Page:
Trees and shrubs are brilliant at providing structure and colour in the garden, particularly after herbaceous plants have died back in the winter months.
It’s worth spending some time choosing shrubs and trees for your plot, as some have more positive attributes to their name than others – resistance to disease, year-round appeal and versatility are all valuable qualities.
If you’re unsure, consider growing native shrubs and trees. That way, you can rely on them to grow well in our climate, and they’ll play a role in supporting your local wildlife.
Discover six of the most reliable shrubs and trees, recommended by Alan Titchmarsh, below.
This David Austin shrub has old-fashioned rosette flowers in soft pink. Rosa ‘Eglantyne’ is almost disease-free with little pruning needed.
Pale-pink rosette blooms of Rosa ‘Eglantyne’
Acer palmatum Dissectum Group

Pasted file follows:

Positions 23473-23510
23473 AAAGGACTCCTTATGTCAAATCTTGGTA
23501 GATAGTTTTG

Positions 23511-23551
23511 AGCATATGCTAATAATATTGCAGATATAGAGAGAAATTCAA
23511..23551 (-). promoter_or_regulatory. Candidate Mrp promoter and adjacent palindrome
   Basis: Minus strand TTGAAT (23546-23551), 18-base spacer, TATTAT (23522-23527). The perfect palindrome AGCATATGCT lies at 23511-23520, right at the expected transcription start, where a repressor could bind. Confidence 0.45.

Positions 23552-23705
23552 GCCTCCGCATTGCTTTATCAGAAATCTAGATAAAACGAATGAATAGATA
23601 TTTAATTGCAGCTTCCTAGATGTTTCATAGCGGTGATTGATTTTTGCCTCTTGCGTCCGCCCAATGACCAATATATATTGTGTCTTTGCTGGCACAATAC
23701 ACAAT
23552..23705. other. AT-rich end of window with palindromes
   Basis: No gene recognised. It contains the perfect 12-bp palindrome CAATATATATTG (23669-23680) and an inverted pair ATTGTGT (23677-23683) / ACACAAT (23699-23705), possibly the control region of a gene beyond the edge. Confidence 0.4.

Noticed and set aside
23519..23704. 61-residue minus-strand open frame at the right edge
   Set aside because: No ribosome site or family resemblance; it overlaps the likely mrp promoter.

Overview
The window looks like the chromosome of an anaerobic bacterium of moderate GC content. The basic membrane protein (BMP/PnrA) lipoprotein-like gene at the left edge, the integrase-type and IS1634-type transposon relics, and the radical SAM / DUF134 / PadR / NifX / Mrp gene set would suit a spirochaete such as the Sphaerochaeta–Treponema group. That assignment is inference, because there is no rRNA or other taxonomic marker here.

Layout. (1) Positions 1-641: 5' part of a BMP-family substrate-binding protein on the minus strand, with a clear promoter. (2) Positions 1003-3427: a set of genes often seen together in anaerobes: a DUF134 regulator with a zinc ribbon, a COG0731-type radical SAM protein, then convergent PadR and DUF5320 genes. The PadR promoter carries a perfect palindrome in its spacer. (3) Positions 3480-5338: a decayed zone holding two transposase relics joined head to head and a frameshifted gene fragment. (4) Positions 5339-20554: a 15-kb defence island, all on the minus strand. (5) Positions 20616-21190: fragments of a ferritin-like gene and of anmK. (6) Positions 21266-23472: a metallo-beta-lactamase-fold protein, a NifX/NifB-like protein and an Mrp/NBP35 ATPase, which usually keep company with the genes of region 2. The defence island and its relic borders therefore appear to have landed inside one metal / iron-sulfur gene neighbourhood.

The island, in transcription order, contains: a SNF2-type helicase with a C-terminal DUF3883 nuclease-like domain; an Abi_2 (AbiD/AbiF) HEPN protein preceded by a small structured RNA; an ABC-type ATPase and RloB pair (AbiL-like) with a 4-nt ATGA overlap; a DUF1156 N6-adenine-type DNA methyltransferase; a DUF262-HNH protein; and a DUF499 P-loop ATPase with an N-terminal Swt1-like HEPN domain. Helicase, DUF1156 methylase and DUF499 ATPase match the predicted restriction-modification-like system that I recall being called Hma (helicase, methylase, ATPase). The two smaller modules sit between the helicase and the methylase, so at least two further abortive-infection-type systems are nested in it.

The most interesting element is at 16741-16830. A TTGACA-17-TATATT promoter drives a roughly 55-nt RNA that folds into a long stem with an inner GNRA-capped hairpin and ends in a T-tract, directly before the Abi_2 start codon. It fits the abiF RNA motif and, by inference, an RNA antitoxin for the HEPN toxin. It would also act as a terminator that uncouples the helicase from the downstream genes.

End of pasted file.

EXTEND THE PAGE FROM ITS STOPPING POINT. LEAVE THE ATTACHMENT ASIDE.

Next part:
Stylish, cut-leaved, shrub with superb autumn colour. For some inspiration, take a look at 10 of the best acers to grow.
Highly-sculpted red foliage of Japanese maple
One of few multi-talented small trees for any garden, crab apples offer year-round interest and is good for birds, bees and jam-makers. A great plant for autumn colour.
A red crop of Malus Evereste crab-apples
A multi-purpose species/shrub rose, Rosa rugosa bears flowers and huge ripe tomato-like hips all summer. Easy-going even on exposed sites; used as a shrub or a hedge, with little pruning needed.
Orange round hips of Rosa rugosa
Despite blight, box (Buxus sempervirens) is the natural choice for versatile balls, spirals, neat dwarf edgings and potted topiary; in sun or shade.
Balls of box interspersed with lavender
Cornus alba ‘Sibirica’
A red-stemmed, winter favourite, Cornus alba ‘Sibirica’ has had a new lease of life as a winter patio plant and to cut for creative floral decorating. Prune back hard in March for the brightest stems in autumn and winter.
Striking red stems of Cornus alba ‘Sibirica’
Flowering trees and shrubs to consider